Council has a lot of issues to deal with, such as the budget, climate change and many bylaws to update. But it seems that the pressure is on, from different organizations, to deal with animal control issues, such as chickens, bees and dogs. So the controversial issue of dogs in the downtown core has jumped back onto the council table.
We have a notice of motion put forward to allow dogs back into the downtown core. It is interesting to note that it was the downtown business association, years ago, who petitioned the city council of the day, to ban dogs from Baker and Vernon streets because of the many problems caused by dogs, along with the lack of responsibility of their owners.
Now the current downtown business association believes times have changed. I lived here when there were dogs allowed in the downtown core and it was a mess. From dogs fighting, tied to parking meters, and of course doggy “deposits” all around town. I can see no evidence that some dog owners attitudes have changed; dogs are taken into “no dog zones” such as Rotary Lakeside Park and beach, with most dogs not even on leashes; to dogs running loose around Lakeside playing fields, on John’s Walk and in Uphill. Not to mention, the mess of dog “deposits” around town, especially on the “dog walk” beside the Nelson airport. Good thing the airport dog walk got flushed out with all the flooding last spring.
If the motion passes to allow dogs downtown, my main concern is health and safety. The health issue from dog feces on sidewalks, as well as dogs peeing on everything, including sign boards, lamp posts, corners of buildings, car wheels, etc. There are also safety concerns.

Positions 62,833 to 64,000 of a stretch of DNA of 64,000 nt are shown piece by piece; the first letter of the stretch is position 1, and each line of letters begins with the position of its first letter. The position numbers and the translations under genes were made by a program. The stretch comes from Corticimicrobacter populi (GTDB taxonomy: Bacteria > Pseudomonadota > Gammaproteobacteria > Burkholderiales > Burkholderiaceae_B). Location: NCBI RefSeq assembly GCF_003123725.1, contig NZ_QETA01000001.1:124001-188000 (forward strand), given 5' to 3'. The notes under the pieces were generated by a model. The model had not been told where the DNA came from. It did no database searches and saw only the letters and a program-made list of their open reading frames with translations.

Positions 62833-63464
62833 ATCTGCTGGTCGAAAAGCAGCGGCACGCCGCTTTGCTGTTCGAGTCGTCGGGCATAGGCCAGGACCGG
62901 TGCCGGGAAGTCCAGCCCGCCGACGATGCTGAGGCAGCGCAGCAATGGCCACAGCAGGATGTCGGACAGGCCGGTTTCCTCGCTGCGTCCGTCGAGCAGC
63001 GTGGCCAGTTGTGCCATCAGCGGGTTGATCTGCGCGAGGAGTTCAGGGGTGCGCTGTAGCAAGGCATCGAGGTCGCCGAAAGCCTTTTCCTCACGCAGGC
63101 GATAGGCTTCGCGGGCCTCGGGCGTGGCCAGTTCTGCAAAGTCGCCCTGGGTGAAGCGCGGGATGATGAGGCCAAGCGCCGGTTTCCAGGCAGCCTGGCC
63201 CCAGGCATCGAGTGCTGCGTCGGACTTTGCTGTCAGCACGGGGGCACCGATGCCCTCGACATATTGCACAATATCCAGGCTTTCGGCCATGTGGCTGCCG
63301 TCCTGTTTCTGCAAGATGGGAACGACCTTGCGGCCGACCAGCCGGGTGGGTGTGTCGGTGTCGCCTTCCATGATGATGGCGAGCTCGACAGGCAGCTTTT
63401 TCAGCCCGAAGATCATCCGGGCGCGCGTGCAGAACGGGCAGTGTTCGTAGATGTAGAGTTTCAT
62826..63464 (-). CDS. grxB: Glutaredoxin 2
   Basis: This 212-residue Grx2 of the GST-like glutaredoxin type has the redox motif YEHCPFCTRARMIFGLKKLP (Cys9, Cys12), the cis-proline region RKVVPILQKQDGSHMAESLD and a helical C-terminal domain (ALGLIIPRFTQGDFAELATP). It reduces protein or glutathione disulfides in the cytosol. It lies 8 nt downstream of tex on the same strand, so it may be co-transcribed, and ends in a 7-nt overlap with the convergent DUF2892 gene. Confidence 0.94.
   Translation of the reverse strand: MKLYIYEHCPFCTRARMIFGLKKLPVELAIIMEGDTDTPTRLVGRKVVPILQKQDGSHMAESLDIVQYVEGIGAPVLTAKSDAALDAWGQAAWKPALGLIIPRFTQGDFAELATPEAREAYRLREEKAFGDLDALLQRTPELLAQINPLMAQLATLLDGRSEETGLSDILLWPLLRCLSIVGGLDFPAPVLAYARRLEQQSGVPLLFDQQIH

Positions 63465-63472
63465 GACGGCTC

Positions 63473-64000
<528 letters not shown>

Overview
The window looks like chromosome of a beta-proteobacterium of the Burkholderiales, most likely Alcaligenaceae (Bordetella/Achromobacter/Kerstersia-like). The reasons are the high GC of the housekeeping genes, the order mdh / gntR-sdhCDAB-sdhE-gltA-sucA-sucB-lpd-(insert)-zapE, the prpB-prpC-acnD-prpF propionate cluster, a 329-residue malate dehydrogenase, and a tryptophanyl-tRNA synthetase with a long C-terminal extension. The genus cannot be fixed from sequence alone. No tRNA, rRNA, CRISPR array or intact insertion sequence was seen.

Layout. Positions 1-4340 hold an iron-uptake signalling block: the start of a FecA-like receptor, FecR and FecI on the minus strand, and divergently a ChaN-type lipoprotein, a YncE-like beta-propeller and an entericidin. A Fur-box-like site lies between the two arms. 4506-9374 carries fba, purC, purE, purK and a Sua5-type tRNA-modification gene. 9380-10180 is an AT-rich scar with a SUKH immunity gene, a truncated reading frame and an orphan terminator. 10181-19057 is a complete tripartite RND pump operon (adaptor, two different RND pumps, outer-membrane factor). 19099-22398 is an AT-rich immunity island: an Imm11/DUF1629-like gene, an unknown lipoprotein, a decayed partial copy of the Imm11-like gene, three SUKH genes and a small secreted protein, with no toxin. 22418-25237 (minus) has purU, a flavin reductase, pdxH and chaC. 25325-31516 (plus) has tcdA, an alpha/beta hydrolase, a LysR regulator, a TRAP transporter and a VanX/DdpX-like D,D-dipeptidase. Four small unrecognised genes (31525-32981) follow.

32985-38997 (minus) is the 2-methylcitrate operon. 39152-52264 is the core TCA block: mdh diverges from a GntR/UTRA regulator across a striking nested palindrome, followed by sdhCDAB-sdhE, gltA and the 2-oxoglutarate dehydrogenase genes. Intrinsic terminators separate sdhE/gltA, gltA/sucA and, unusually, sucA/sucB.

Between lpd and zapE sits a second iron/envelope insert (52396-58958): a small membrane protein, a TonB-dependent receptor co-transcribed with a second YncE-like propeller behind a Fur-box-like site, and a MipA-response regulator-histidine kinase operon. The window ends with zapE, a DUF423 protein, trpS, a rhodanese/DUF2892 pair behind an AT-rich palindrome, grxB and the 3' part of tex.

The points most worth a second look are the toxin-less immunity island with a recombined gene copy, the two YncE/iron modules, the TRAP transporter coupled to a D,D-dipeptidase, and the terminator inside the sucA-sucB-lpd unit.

Many people think of tourist dogs as small and cuddly, but what about dog breeds such as rottweiler, pitbulls and dobermans along with other large dogs brought into the downtown core. What if someone is bit, especially a child, who is responsible: the owner and/or City Hall? Baker Street sidewalks are narrow, so is it desirable to have the return of dogs to Baker Street and have citizens, seniors and young children exposed again to health and safety risks?
The downtown business association speculates there will be more business from tourists by allowing dogs back in the Baker Street area, but could it also send more local people and tourists to the Chahko Mika Mall where they can shop in a dry, cool, smoke free and dog free environment.
Having dogs on Baker Street is not the solution to improve the business in the downtown core. The problems — why there are not more purchases in the downtown core — are complex. With the downturn in the economy, the lack of street parking and no large motorhome parking near Nelson, along with cross-border shopping, travelling to Kelowna and purchasing items through the internet are the main issues.
Getting a few more tourists with their dog Fluffy to shop in downtown Nelson is not the magic bullet that will boost the local economy. The solution is to carry on with proper marketing of Nelson, and increase the cleaning and restoring of the buildings and awnings in the downtown core.
Instead of the focus dog control, council and staff must continue with preparing the city for climate change, by directing funds for increased flood and fire protection.
Robin Cherbo is a Nelson city councillor who shares this Wednesday space with his colleagues at the table.